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Famous Belgian actor to set up own puppet theater in city where it is 'part of DNA'
CGTN
Europe;Belgium
Bouli Lanners poses as he restores a puppet. /Simon Wohlfahrt/AFP
Bouli Lanners poses as he restores a puppet. /Simon Wohlfahrt/AFP

Bouli Lanners poses as he restores a puppet. /Simon Wohlfahrt/AFP

Award-winning Belgian film actor Bouli Lanners tenderly applies the final brushstrokes to a traditional wooden puppet he is working on in the cellar of his home in Liege.

Following a feted four-decade career which saw him claim best supporting actor at the French equivalent of the Oscars this year, the moustachioed star, 58, is increasingly turning from the silver screen to puppetry.

After inheriting last year a collection from his father-in-law, whose family had run one of Liege's famed puppet troupes, he is now looking to set up his own theater in his backyard with his wife. 

"A puppet hanging in a library is a dead puppet, you have to give it life, make it play," he said. "Our goal is to transmit theater."

Liege has a long history of puppetry. /Simon Wohlfahrt/AFP
Liege has a long history of puppetry. /Simon Wohlfahrt/AFP

Liege has a long history of puppetry. /Simon Wohlfahrt/AFP

In an age of computer-enhanced superhero blockbusters and streaming services, the couple might seem to be swimming against the tide.

But Lanners is convinced there is still room for the slower form of entertainment that has always had a special place in this working-class town of 200,000 in eastern Belgium. "Until the 1920s, there were 62 theaters in Liege," Lanners said.

"Cinema killed off puppetry somewhat, but today there are still six fixed and three travelling theaters. Puppetry is still very present in the DNA of the people of Liege, and it's the children who come to see it, not the older generations."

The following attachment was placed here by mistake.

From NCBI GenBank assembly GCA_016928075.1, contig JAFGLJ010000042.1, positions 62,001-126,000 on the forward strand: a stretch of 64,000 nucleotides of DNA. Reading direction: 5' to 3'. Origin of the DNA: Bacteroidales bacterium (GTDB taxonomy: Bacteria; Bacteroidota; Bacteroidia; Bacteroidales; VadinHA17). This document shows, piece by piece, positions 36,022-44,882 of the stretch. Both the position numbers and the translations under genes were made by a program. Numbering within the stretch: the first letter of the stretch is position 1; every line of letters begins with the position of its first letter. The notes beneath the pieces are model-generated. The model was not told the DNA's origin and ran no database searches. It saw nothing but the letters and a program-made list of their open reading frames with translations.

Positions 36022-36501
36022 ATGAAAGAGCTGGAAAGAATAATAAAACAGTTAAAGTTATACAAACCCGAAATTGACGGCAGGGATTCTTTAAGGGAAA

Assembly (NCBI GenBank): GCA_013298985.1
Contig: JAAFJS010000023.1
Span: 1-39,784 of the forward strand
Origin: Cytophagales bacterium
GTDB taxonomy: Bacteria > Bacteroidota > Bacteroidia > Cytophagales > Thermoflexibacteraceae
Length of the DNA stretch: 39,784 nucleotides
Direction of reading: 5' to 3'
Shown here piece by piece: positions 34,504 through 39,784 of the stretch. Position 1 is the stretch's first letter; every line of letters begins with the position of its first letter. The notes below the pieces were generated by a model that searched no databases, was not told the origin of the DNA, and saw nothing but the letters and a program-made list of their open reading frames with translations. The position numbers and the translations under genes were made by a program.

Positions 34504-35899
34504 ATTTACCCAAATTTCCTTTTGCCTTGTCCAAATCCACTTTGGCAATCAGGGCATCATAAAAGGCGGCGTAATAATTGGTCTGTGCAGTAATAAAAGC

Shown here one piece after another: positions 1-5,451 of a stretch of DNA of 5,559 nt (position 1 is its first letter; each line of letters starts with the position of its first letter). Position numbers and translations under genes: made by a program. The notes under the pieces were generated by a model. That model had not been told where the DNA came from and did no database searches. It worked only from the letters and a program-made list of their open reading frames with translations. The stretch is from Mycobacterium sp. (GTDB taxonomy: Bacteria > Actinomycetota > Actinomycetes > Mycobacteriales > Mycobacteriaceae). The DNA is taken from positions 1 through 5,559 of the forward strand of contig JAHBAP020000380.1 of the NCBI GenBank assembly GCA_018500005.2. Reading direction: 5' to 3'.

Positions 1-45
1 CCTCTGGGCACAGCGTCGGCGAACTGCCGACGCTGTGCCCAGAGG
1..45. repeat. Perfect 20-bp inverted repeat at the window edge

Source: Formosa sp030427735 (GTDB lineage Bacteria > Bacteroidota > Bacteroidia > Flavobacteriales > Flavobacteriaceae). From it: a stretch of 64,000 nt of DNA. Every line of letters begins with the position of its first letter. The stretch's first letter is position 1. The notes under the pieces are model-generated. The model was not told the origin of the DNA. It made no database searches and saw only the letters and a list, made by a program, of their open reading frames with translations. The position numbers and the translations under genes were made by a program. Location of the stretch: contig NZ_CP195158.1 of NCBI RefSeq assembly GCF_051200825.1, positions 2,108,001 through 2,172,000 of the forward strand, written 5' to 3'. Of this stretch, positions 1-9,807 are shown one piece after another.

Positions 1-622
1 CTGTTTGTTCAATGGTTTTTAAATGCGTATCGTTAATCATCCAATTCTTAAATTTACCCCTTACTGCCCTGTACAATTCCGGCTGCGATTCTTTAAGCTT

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Another part of the motivation for Lanners, a committed environmentalist, is to get away from what he sees as the unsustainable energy consumption of film sets. 

"The wood for the puppets is basswood, and we don't need much," he says. "We buy the props at flea markets. We paint the sets ourselves on bed sheets." 

Lanners said puppetry is in the DNA of the city of Liege. /Simon Wohlfahrt/AFP
Lanners said puppetry is in the DNA of the city of Liege. /Simon Wohlfahrt/AFP

Lanners said puppetry is in the DNA of the city of Liege. /Simon Wohlfahrt/AFP

Lanners and his wife hope to stage two performances each week from January in their 30-seater theater. Their troupe consists of an impressive series of around 160 characters and animals including donkeys, snakes and dragons, which they will manipulate at arm's length behind the stage. 

That is no mean feat, given that some of the puppets can weigh over 10 kilograms and stand 80 centimetres tall. Lanners is still not turning his back entirely on cinema, but reckons he will cut his output down to one film a year. 

"I feel less and less comfortable with my place in this industry," he said. "I want to change my life, and my ideals too."

Famous Belgian actor to set up own puppet theater in city where it is 'part of DNA'

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Source(s): AFP

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